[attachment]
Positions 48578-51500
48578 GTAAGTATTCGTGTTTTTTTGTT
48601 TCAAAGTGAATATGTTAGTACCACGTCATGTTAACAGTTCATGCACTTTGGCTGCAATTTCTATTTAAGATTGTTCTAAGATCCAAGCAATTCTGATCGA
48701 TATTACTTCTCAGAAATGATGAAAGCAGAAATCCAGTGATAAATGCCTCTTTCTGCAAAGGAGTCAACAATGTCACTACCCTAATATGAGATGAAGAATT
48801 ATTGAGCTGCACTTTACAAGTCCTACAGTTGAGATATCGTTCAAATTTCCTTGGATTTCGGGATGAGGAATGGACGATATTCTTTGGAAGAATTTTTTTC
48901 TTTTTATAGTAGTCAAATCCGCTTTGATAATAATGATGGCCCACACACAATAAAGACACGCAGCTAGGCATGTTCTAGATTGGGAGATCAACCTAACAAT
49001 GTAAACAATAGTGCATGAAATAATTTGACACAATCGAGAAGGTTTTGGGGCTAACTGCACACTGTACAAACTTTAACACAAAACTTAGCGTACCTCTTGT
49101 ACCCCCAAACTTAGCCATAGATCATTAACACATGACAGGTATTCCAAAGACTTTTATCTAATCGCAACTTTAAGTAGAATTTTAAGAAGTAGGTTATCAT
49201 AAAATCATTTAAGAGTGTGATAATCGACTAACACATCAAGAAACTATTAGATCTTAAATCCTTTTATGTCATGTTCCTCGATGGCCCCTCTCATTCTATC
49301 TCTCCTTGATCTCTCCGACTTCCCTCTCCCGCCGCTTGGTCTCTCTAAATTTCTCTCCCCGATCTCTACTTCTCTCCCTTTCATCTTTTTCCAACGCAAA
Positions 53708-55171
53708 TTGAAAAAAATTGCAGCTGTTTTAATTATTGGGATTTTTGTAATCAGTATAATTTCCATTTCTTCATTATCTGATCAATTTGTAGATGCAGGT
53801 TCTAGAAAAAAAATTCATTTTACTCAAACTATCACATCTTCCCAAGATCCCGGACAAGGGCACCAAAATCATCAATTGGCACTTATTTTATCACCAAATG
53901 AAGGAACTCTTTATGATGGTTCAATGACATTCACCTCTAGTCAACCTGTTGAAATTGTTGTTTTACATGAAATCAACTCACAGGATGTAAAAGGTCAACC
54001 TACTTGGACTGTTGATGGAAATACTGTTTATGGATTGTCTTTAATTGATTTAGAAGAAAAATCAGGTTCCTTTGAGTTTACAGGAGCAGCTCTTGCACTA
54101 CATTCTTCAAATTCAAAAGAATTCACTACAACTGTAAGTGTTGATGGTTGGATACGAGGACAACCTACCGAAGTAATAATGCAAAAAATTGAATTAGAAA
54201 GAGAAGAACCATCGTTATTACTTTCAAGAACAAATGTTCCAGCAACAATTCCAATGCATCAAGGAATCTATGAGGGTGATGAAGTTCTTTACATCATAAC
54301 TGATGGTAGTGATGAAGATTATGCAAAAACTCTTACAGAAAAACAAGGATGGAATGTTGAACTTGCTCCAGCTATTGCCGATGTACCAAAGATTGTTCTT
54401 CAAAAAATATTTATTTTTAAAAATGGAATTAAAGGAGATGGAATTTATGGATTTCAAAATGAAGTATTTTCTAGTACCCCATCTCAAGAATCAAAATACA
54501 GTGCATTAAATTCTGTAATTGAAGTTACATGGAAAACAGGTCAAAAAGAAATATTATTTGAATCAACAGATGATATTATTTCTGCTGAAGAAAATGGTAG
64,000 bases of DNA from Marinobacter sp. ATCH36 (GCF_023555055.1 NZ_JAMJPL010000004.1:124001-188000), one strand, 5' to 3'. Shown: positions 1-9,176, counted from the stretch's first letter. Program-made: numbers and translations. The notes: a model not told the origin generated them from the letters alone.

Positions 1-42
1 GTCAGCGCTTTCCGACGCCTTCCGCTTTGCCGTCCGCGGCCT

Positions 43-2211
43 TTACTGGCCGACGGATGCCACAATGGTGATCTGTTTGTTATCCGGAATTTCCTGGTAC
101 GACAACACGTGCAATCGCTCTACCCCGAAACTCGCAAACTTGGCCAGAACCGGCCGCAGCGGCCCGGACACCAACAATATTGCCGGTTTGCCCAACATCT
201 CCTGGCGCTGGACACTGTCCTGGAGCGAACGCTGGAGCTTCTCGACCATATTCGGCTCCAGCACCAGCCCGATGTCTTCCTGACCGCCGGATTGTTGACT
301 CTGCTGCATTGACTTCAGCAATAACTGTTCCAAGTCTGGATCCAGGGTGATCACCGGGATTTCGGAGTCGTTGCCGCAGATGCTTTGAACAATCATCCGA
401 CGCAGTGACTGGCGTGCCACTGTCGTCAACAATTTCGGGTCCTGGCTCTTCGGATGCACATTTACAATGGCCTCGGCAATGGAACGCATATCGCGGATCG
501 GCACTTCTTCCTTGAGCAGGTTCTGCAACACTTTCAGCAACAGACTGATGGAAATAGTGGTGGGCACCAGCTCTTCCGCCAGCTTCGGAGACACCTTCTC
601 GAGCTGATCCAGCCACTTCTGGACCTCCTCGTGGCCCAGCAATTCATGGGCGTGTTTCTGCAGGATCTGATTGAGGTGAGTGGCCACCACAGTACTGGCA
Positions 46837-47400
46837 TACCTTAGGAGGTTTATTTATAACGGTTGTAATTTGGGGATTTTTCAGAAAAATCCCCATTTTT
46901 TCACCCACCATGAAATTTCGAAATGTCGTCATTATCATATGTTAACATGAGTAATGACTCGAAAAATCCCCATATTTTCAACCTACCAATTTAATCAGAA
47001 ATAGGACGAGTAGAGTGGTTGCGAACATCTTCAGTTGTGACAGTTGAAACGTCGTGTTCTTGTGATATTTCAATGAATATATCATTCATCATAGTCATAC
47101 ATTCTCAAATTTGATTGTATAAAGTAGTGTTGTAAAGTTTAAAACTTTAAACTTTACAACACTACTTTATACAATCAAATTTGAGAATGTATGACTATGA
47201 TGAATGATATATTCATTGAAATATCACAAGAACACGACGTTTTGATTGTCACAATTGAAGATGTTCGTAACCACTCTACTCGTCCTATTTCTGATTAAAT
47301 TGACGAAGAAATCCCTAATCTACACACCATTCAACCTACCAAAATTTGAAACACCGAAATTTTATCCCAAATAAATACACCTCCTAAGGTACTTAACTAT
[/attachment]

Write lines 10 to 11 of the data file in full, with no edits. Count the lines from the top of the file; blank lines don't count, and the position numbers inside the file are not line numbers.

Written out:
49301 TCTCCTTGATCTCTCCGACTTCCCTCTCCCGCCGCTTGGTCTCTCTAAATTTCTCTCCCCGATCTCTACTTCTCTCCCTTTCATCTTTTTCCAACGCAAA
Positions 53708-55171